Either alone or in combination with rifabutin, for prophylaxis against Mycobacterium avium-intracellulare complex (MAC) infection, an opportunistic infection prevalent in patients with advanced HIV.
In combination with ethambutol for the treatment of disseminated MAC (DMAC) infection in patients with advanced HIV infection.
Dosage/Direction for Use
Adults and Elderly: For the treatment of sexually transmitted diseases (STD) caused by Clamydia trachomatis or susceptible Neisseria gonnorhoea and chancroid due to H. ducreyi, 1 g as a single oral dose. Prophylaxis against MAC infections in patients with HIV infection, 1200 mg once weekly.
For all other indications, the total dosage of 1500 mg should be given as 500 mg daily for 3 days or can be given over 5 days with 500 mg given on day 1, then 250 mg daily on days 2-5.
For the treatment of DMAC infections in patients with advanced HIV infection, the recommended dose is 600 mg once daily. Azithromycin should be administered in combination with other antimycobacterial agents that have shown in vitro activity against MAC, eg, ethambutol at the approved dose.
Children: With a single exception of the treatment of Streptococcal pharyngitis, the total dose in children is 30 mg/kg which should be given as a single daily dose of 10 mg/kg daily for 3 days or as an alternative, given over 5 days with a single dose of 10 mg/kg on 1 day, then 5 mg/kg on days 2-5. Treatment of acute otitis media in children may be given as either a single dose of 30 mg/kg. Zithrolide tablets should only be administered to children weighing >45 kg. Safety and efficacy for the prevention of MAC in children have not been established. Based on paediatric pharmacokinetics data, a dose of 20 mg/kg would be similar to the adult dose of 1200 mg but with a higher maximum plasma concentration (Cmax).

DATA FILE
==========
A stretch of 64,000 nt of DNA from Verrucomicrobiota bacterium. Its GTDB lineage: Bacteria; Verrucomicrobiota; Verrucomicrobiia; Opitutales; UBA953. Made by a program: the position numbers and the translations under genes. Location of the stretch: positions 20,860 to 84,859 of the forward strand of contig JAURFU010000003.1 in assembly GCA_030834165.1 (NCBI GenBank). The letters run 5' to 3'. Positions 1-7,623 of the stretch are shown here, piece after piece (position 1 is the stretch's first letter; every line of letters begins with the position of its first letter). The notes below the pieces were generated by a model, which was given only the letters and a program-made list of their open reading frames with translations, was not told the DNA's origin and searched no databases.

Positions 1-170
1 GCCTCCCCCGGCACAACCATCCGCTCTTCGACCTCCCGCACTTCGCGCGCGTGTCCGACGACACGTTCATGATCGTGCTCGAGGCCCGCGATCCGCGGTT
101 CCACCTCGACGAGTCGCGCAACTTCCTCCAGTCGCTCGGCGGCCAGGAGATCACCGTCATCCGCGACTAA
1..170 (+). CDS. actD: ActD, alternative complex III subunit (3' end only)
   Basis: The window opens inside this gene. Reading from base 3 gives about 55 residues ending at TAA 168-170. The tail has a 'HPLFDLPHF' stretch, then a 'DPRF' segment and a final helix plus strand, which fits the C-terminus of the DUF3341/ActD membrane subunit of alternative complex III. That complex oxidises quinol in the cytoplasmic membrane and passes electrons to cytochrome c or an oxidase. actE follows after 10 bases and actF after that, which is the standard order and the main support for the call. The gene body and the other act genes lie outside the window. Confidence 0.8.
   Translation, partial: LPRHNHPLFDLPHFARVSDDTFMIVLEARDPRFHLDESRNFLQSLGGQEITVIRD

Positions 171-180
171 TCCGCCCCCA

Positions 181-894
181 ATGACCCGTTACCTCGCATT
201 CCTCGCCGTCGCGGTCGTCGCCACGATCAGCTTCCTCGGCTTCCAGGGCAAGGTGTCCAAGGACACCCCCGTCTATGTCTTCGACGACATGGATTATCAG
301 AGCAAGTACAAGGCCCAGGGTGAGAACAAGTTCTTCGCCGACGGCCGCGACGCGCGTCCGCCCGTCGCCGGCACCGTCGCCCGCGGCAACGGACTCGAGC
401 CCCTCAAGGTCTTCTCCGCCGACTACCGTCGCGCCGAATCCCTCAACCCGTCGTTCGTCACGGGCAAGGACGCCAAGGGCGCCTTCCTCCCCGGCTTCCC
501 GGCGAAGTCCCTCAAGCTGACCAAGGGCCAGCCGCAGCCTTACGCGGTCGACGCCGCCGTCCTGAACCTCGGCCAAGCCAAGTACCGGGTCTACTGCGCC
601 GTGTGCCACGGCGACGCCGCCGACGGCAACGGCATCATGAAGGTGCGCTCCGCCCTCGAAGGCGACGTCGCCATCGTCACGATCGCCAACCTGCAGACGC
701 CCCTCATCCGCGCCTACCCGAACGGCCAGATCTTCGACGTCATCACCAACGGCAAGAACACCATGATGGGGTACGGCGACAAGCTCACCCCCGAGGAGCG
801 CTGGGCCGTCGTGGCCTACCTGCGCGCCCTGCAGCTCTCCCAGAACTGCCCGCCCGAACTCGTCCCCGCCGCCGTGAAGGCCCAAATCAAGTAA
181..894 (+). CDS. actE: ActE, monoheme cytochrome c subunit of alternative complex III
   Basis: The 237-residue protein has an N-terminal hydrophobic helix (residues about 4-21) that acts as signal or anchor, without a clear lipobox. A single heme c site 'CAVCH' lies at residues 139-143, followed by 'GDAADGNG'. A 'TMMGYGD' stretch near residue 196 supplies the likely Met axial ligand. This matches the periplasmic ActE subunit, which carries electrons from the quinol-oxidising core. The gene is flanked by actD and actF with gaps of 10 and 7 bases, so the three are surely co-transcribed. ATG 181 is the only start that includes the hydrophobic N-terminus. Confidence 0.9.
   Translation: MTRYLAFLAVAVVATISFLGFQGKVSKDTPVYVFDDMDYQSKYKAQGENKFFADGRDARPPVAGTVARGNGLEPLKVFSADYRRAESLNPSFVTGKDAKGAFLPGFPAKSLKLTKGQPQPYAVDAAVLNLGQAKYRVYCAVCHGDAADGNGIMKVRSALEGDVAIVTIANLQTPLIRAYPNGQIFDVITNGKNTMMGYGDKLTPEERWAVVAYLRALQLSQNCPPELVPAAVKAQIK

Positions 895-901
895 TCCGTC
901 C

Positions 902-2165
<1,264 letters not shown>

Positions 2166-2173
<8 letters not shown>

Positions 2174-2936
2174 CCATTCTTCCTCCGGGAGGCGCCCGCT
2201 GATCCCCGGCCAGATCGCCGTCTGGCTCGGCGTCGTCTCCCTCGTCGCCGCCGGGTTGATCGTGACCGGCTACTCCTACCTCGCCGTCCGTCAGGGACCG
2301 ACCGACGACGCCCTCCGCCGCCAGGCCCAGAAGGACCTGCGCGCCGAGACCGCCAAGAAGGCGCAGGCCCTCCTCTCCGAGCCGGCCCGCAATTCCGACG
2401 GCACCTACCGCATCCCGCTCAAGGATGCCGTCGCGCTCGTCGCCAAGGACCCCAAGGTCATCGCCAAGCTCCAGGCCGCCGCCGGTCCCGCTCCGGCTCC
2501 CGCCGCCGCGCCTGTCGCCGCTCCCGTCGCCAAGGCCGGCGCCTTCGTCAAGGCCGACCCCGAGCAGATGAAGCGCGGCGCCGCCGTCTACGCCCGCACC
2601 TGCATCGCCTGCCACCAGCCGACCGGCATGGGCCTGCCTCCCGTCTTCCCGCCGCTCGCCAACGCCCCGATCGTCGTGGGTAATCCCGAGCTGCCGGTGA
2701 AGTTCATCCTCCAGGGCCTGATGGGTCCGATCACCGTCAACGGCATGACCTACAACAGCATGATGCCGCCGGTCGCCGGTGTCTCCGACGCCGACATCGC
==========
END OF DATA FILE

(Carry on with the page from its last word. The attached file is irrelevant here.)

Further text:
Paediatric Streptococci Pharyngitis: Single dose of 10 mg/kg or 20 mg/kg for 3 days has been shown to be effective; however, do not exceed a daily dose of 500 mg.
Special Populations: Renal Impairment: The same dosage in patients with normal renal function maybe used in patients with mild renal impairment (creatinine clearance >40 mL/min). There are no data regarding azithromycin usage in patients with more severe renal impairment.
Hepatic Impairment: The same dosage as in patients with normal hepatic function may be used in patients with mild to moderate hepatic impairment.
Administration: Azithromycin should be administered as a single daily dose. Azithromycin tablet can be taken with food.
Overdosage
Adverse events experience in higher than recommended doses were similar to those seen at normal doses. The typical symptoms of an overdosage with macrolide antibiotics include reversible loss of hearing, severe nausea, vomiting and diarrhea. In the event of an overdosage, the administration of medicinal charcoal and general symptomatic treatment and supportive measures are indicated as required.
Contraindications
Known hypersensitivity to azithromycin or to any of the macrolide antibiotics. Because of the theoretical possibilty of ergotism, Zithrolide and ergot derivatives should not be co-administered.
Special Precautions